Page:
Monday, February 27, 2012
There's Never a Good Time
I am not a “by-the-book” mom. If you asked me what method of child-rearing I use to make sure my daughter is not being totally traumatized by her early years, I wouldn’t be able to name an “ism,” or refer you to a doctor or parenting guru. For the most part, I’m just parenting “from the hip,” the way my gut tells me to. I’ve been using my instincts as my compass, and hoping for the best. When I run into a real parenting fix, I have a wise older sister who I consult, as well as many online parenting forums that will either tell me I am doing a horrible or super job, depending on their perspective.
So I’ve made some major parenting decisions over the past 17 months, not because I read about them being amazingly beneficial to my daughter, or because a professional told me to do so, but just because they felt “right”. I’ve chosen to breastfeed my daughter for an extended period of time, and have been co-sleeping with her since the day she was born. Again, I’ve made these decisions not out of an allegiance to “attachment parenting” (though I’ve been told that is what I am doing), but just because they made me feel like I was mothering the way I wanted to mother.
Of course, these two decisions have had quite the impact on our family lifestyle. Up until this point, I’ve let Emmy breastfeed on demand, without limits, regardless of whether nursing was being used as a source of nutrition or as a source of comfort. Nursing was the first way we bonded when Em emerged from my womb, and has remained a steadfast way for us to have some important mommy-daughter time over the past many months. But as Em’s now nearing the year-and-a-half mark, the process of weaning has been pretty huge on my mind, and I am beginning to think we need to start pumping the breaks on our endless feeding sessions.
As for the co-sleeping, well, as a family we’ve half-heartedly attempted (on many occasions) to get Emmy to sleep in her crib for more than an hour or two, but it hasn’t worked. So I’ve gotten used to having Em in bed with me, her arm slung around my neck, or her entire body draped over me in some weird, contorted position that only a toddler finds comfortable. To be honest, I kind of love it. I love watching my daughter’s sleeping face, or kissing her when it seems she is on the brink of having a nightmare. But I also really miss cuddling with my husband. And I miss sleeping for more than two hours at a time (without being woken by a breastfeeding or screaming Emmy). And I know that as long as Em’s in bed with me, the night feedings are not going to stop, which means that the process of weaning cannot begin.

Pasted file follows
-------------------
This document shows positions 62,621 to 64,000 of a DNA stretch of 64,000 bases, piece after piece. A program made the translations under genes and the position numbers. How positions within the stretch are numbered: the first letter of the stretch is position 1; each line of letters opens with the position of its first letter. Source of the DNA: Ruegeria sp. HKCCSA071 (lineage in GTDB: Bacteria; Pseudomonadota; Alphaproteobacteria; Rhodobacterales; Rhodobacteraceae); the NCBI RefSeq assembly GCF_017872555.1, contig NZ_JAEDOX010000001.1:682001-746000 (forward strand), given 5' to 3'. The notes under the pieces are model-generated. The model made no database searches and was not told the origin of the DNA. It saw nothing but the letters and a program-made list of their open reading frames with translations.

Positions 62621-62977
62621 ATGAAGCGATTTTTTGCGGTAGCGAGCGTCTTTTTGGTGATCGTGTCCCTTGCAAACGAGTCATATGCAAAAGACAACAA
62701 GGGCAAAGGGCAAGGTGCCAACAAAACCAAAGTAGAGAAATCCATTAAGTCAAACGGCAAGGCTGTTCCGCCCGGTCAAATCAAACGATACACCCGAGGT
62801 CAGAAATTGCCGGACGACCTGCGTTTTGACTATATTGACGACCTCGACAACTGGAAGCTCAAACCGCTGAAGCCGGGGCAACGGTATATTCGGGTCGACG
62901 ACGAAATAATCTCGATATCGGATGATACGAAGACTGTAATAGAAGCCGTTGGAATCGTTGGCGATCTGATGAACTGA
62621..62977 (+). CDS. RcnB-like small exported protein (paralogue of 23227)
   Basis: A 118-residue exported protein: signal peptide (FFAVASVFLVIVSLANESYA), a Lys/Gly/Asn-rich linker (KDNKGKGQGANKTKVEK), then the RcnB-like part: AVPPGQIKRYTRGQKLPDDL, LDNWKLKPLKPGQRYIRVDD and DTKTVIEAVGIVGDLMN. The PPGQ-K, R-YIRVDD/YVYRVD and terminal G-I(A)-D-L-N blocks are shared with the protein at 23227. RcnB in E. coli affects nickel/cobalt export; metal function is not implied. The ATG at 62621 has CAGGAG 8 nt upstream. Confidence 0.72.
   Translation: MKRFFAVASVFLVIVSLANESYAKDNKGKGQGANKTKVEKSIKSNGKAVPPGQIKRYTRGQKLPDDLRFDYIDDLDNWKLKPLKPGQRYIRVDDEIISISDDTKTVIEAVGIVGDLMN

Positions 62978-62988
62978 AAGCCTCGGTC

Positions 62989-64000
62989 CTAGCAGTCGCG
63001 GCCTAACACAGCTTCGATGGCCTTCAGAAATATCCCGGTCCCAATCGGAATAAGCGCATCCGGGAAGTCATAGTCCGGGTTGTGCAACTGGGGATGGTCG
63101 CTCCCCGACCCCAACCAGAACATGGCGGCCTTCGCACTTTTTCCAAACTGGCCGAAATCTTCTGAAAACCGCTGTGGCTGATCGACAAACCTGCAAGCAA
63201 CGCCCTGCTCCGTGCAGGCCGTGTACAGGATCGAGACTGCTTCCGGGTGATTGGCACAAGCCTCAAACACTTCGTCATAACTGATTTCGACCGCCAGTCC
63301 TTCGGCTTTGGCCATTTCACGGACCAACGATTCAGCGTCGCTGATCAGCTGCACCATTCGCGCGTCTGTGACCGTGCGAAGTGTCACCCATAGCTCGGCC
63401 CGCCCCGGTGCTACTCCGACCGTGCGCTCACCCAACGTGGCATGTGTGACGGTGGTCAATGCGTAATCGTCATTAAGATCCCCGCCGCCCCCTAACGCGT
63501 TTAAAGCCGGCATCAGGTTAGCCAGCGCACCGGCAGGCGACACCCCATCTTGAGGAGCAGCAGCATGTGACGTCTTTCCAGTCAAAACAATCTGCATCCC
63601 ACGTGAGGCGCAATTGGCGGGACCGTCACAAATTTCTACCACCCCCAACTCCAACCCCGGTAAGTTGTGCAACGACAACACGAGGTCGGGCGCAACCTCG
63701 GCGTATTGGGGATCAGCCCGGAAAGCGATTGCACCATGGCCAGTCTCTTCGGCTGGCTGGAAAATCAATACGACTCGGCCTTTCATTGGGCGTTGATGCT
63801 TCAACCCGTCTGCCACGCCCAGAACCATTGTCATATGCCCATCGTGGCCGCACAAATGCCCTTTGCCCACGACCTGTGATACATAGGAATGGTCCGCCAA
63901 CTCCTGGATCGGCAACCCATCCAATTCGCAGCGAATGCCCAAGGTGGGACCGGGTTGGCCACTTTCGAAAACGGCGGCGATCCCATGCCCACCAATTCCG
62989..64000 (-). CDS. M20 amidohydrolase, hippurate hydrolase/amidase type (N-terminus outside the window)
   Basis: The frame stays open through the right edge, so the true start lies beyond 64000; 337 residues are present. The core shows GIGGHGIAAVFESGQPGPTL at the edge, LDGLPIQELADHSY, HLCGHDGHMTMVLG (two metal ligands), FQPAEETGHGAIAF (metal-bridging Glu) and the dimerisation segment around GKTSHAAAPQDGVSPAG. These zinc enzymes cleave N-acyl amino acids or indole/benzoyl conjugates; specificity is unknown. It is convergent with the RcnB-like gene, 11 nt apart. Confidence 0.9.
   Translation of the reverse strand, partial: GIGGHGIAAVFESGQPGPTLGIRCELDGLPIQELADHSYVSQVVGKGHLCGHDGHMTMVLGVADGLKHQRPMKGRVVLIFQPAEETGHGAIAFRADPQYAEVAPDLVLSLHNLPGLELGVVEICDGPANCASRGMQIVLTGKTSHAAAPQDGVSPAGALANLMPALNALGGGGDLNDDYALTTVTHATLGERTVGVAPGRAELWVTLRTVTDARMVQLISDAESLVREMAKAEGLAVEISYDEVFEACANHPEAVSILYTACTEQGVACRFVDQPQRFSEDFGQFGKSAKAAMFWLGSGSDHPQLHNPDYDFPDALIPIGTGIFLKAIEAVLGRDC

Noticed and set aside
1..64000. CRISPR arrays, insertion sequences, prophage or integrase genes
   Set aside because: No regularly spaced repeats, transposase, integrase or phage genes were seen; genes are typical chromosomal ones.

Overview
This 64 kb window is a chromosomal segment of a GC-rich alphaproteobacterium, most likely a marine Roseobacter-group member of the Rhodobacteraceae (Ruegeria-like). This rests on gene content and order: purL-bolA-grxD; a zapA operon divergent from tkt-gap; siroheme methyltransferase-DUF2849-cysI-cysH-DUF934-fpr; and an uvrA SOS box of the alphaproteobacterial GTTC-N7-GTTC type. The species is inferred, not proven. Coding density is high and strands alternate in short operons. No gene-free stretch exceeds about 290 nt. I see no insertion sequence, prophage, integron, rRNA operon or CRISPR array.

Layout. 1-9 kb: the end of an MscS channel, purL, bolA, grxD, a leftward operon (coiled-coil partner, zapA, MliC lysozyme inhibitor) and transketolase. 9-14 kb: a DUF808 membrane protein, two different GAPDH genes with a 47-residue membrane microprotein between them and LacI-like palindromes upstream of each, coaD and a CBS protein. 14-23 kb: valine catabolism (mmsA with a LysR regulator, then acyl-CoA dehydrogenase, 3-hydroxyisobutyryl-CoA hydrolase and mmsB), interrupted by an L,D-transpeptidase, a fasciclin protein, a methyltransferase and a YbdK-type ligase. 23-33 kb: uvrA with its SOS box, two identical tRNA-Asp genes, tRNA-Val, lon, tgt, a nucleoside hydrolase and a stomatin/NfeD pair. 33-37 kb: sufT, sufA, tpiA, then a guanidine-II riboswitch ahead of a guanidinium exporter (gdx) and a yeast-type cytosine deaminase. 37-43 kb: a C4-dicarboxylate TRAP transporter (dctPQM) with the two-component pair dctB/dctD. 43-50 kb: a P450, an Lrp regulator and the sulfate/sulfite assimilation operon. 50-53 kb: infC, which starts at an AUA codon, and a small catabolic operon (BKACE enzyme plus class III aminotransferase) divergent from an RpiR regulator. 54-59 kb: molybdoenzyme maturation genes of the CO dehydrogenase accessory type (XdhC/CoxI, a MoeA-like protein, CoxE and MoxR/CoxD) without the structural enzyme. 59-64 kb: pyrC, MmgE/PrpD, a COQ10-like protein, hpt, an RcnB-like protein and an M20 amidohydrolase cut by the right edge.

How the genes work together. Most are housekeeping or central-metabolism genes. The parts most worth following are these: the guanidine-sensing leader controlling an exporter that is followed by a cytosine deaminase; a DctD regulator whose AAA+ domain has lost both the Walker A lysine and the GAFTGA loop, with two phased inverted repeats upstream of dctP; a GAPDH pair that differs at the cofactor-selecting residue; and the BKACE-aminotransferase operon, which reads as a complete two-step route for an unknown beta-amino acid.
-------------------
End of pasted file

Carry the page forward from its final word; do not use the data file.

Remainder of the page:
I’ve been talking about transitioning Emmy away from co-sleeping for months and months now, as a first-step towards the weaning process. In my mind, I’ve been waiting for a “good time” to begin this transitional phase, but that time never arrived. First, Emmy started teething, and I hated the idea of making her sleep by herself in her crib when she needed more comfort than usual. Then she got sick, and I didn’t want her sleeping by herself for fear that she would stop breathing because of congestion, or choke on her own vomit. Then Em started teething again. Then she started daycare, and I was afraid that too much change at once would send our little girl over the edge into a state of toddler-sized depression. Then she got sick again. Then she started teething again. And on, and on.
As my husband told me (during a long heart-to-heart session this weekend that proceeded an argument about our current family dynamic), there is never going to be a good time for change. If I continue to wait for the perfect time to transition, I will still be breastfeeding Emmy as she walks down the aisle on her wedding day, and her future husband will have to be ok with us all co-sleeping together. None of us want that to happen.
After a long good look in the mirror, I have admitted to myself that the excuses I have been making, in waiting for a good time to transition my daughter out of co-sleeping and breastfeeding, are excuses born out of my own fears. I am the one who is afraid of change, because I am as attached to my daughter as she is to me. It may make me a horrible mom, but I kind of sort of definitely LOVE Em’s dependence on me. It makes my heart a little sad and heavy to think about the fact that she is growing up, and she doesn’t really NEED me for her basic human needs, like eating and sleeping, anymore.
So the truth? I need this transition as much as Em does. I need to learn how to show my mommy love to my daughter in new ways, and how to encourage her independence as a part of that love. I need to understand that my daughter will still love me, even if she is not curled up in my arms for eight hours a night. I get it. I need to do this. And as much as I want to say that now’s not a good time, it’s probably as good as its gonna get.